Under Texas' harsh sentencing laws, people convicted of relatively minor crimes — such as stealing a sandwich — can get life in prison.
Under Texas' harsh sentencing laws, people convicted of relatively minor crimes — such as stealing a sandwich — can get life in prison. Read More
A Cottonwood family resurrects the once-hot business of raising ostriches.
A Cottonwood family hopes to resurrect the once-hot business of raising ostriches — that is, if Americans will stop being so squirrely about their food. Read More
A D.C. group has asked the DOJ to investigate the alleged voter intimidation tactics of a West Texas sheriff featured in a recent Observer investigation. Read More
Pamela Elliott was the new sheriff in town. But instead of law and order, she brought chaos.
Pamela Elliott was the new sheriff in town. But instead of law and order, she brought chaos — voter intimidation and botched investigations — to West Texas. Read More
Despite an uncertain welcome in Texas, these Syrian families are trying to rebuild their lives after fleeing civil unrest and violence half a world away.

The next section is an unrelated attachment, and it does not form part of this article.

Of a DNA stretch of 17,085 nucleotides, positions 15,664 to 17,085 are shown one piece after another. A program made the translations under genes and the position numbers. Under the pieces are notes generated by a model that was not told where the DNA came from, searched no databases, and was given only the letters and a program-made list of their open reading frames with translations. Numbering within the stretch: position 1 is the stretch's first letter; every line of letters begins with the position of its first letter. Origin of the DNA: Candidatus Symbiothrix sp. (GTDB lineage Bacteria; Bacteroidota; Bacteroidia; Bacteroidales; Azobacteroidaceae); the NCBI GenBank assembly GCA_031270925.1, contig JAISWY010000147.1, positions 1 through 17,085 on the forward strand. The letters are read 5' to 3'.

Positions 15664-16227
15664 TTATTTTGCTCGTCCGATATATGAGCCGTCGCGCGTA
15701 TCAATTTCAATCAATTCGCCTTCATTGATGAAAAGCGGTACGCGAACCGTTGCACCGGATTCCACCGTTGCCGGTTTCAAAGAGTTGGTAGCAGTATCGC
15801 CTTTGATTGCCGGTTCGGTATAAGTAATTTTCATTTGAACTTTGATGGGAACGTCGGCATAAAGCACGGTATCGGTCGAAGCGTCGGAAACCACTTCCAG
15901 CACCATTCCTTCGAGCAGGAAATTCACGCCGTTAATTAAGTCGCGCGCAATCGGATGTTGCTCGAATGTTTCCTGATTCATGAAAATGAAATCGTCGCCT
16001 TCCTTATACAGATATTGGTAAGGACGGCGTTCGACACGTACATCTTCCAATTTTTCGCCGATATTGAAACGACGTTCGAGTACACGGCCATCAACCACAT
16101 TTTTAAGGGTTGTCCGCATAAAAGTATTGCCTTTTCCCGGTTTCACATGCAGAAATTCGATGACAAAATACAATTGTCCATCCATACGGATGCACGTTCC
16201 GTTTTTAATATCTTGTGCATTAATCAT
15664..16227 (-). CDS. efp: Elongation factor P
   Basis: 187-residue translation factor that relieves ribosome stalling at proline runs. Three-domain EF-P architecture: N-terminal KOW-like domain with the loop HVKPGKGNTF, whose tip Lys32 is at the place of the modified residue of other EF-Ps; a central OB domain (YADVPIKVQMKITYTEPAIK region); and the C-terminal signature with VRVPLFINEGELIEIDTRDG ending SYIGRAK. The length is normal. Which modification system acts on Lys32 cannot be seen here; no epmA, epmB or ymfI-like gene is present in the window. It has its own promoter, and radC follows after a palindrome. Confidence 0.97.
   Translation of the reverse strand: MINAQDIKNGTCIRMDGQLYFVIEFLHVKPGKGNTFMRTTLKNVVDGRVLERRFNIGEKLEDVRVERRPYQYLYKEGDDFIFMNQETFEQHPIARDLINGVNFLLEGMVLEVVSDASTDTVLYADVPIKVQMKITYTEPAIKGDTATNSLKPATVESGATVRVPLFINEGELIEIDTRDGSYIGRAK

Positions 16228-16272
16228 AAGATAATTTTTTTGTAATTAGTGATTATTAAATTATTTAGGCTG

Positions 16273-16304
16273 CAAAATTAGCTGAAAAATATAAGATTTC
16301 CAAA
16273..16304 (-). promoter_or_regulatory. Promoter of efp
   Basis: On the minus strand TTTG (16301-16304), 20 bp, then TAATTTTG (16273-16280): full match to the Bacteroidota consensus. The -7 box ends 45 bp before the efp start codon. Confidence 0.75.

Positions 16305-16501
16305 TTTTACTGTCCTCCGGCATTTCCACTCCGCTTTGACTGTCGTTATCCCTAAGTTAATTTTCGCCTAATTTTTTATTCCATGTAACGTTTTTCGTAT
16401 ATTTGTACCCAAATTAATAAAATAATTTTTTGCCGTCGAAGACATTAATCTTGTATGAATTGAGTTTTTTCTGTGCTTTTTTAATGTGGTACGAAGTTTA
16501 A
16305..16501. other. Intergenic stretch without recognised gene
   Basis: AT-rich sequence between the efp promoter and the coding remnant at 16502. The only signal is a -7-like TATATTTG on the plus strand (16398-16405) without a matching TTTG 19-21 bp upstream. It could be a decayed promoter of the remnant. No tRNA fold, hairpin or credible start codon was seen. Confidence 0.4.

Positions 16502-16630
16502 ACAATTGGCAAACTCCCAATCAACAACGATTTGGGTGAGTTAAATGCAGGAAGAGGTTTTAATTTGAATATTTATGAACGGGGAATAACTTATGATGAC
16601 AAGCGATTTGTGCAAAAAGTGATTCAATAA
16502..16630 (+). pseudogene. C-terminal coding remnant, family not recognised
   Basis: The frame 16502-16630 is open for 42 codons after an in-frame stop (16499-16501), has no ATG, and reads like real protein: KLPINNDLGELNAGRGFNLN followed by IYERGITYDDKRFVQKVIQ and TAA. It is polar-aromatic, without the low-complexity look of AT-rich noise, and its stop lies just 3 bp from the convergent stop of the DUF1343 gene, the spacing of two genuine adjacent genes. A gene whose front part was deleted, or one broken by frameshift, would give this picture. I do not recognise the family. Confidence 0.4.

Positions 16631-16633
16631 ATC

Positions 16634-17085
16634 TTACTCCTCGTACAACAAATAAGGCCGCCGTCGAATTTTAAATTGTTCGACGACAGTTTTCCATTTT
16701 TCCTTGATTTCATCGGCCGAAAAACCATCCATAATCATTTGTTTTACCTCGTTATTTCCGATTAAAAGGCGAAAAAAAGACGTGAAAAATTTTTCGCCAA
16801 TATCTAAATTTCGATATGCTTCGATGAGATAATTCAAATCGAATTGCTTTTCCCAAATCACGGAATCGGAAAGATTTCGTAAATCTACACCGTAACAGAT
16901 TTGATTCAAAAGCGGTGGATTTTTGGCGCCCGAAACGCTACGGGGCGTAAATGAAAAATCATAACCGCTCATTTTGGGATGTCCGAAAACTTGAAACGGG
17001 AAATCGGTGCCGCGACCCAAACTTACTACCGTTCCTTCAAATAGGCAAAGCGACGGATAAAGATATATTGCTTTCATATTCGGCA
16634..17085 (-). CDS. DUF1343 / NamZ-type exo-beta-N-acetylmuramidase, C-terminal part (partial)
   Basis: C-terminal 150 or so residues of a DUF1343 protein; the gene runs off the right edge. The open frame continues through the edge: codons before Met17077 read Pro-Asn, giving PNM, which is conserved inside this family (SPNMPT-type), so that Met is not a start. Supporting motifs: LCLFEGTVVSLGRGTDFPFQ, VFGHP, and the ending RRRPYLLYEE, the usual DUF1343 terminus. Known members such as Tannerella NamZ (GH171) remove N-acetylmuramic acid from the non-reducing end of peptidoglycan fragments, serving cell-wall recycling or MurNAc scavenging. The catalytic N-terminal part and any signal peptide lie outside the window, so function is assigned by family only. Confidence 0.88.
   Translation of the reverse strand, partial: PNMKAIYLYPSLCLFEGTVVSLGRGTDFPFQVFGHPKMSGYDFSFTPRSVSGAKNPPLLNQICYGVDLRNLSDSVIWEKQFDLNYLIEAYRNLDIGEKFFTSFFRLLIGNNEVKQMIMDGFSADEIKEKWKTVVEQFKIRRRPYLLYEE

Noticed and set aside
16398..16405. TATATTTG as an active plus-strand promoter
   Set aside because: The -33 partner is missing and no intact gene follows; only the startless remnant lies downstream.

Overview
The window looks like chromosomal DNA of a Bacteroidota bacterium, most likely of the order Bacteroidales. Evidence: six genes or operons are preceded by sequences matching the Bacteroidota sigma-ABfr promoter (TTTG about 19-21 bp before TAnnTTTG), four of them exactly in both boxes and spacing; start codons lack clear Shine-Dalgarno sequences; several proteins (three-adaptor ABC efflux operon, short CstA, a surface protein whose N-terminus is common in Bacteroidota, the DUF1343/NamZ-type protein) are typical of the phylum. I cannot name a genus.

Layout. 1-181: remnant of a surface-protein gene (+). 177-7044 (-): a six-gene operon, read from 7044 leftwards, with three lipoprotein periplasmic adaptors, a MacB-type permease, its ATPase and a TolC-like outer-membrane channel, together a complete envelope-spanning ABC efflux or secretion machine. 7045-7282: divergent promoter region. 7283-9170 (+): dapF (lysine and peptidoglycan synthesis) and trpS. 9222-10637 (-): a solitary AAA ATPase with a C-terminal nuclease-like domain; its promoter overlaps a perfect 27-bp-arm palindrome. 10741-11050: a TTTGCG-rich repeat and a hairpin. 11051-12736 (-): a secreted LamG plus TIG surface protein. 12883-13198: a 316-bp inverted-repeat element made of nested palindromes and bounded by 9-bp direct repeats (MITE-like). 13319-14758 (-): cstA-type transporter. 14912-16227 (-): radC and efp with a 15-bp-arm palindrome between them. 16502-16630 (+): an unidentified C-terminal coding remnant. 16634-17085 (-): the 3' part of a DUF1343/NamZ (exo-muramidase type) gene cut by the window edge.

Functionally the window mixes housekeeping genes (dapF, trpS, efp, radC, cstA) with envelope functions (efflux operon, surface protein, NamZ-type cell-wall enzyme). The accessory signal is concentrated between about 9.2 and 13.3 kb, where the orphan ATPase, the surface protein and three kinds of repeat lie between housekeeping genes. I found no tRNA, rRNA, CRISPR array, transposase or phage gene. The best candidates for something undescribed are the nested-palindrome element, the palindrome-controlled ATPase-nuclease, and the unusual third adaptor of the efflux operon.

The Al Afandi family is part of an exodus of four million displaced Syrian refugees (there are an estimated 7.6 million internally displaced within Syria). Most of those who fled the country live in camps in Jordan, Turkey, Lebanon, Egypt and Iraq. Hundreds of thousands have somehow made it to Europe, sometimes braving the Mediterranean in unseaworthy craft. Read More
New studies show that trauma biologically alters the brains of young boys in ways that affect their adult behavior.
Texas executes more of its citizens—almost all of them men—than any other state. New studies show that trauma biologically alters the brains of young boys in ways that affect their adult behavior, raising the moral implications of the death penalty. Read More
An informal Observer survey finds complex religious beliefs among death row inmates.
Solitary confinement forces many inmates to do a lot of soul-seeking, but despite the misconceptions, not all death row inmates turn to religion for solace. In fact, some lose their faith in a prison system that denies their humanity. Read More
In an informal Observer survey, death row inmates describe a world of extreme isolation, where mental illness is both cause and symptom.
The Observer found that prisoners often choose a life of permanent isolation, refusing to leave their cages. It’s a catch-22: Mental illness can lead inmates to never leave their cells, never leaving their cells can exacerbate—or even cause—mental illness. Read More